He was very clean. The Beatles all agreed on that.
In the movie, “A Hard Day’s Night,” the lads discussed him as the five of them rode in a railroad compartment.
I did not get on the train with the Beatles at the first stop, so to speak, but one day in 1964 I heard William B. Williams, one of my favorite disk jockeys, break a Beatles record (vinyl), right on the air, WNEW-AM.
What musical trash, he said.
Good grief, how bad could it be?
My wife and I went out to see the movie a few nights later and were enchanted. Then of course their music became more complicated, more dark, and so did their lives, and we became fans forever.
Then I was young enough to have a grandfather. Now I am an actual grandfather.
Do my grandkids think I’m very clean? I’ll have to text them.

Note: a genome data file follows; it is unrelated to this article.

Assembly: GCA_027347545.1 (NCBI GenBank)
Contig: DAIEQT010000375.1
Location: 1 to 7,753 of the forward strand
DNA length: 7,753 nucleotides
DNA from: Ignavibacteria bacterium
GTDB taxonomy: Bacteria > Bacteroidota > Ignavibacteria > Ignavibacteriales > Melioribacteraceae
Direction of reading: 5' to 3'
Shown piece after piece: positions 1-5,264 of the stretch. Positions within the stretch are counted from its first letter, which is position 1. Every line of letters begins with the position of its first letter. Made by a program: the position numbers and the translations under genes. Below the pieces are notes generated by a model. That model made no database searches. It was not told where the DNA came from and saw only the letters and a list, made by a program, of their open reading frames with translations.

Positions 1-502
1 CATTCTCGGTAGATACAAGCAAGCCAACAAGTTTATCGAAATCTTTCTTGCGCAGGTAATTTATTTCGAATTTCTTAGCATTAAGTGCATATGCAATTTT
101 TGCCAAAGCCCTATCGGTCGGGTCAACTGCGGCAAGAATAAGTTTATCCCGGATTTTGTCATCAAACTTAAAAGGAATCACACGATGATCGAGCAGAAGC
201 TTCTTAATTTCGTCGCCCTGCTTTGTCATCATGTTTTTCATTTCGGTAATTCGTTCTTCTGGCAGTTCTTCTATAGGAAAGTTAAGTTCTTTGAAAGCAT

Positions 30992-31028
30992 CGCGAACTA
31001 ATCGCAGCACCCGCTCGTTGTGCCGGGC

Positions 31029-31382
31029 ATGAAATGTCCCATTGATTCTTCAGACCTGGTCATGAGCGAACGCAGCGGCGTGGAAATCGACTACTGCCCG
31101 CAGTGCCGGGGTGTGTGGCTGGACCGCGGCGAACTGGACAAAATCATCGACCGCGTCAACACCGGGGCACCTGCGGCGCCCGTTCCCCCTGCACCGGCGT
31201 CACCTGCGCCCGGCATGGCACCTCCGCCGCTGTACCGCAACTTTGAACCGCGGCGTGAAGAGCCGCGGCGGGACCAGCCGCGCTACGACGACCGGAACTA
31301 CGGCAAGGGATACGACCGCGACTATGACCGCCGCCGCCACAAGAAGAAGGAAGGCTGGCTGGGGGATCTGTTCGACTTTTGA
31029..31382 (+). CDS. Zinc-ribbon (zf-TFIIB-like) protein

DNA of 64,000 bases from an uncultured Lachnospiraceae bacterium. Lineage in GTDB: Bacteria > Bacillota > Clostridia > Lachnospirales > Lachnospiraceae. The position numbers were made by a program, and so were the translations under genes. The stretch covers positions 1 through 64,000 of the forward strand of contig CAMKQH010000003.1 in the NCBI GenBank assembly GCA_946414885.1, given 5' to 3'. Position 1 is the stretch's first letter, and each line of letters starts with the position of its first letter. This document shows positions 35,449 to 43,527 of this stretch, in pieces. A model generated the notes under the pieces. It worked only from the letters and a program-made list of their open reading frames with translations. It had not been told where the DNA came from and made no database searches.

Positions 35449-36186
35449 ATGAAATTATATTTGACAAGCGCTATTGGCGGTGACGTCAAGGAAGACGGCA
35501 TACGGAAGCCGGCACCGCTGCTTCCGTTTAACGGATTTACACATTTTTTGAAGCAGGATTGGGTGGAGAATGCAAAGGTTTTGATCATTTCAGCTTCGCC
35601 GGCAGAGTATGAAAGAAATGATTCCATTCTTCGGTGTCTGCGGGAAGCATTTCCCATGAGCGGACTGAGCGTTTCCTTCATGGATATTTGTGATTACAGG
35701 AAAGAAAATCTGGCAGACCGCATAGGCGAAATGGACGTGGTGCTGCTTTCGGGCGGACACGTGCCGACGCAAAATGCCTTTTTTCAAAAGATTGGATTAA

I’ve often wondered about Paul’s grandfather.
Now I know.
He’s still alive.
He was on the tube the other day. I’d recognize him anywhere, that bony face, that surly glare.
He was very clean, the lads used to agree.
Nowadays, it works the other way.
Paul’s grandfather assures us he’s very clean, in a legal sense, that is.
Had a wonderful time on the #NYTReadalong Sunday with Sree Sreenivasan and Neil Parekh, talking about the Super Bowl and the great paper where I used to work. Here’s the link to my fun time. Thanks to all the nice people who sent messages while I was babbling. The Readalong is Sunday, 8:30-10:15 AM Eastern, and the link is available after that:
has filed an interview with, of all people, me.
It's on his blog. (Just past photo of rat!) My thanks for his interest. GV
David Vecsey's sweet tale of distant love before the Web, now NYT Podcast, narrated by Griffin Dunne. Please see: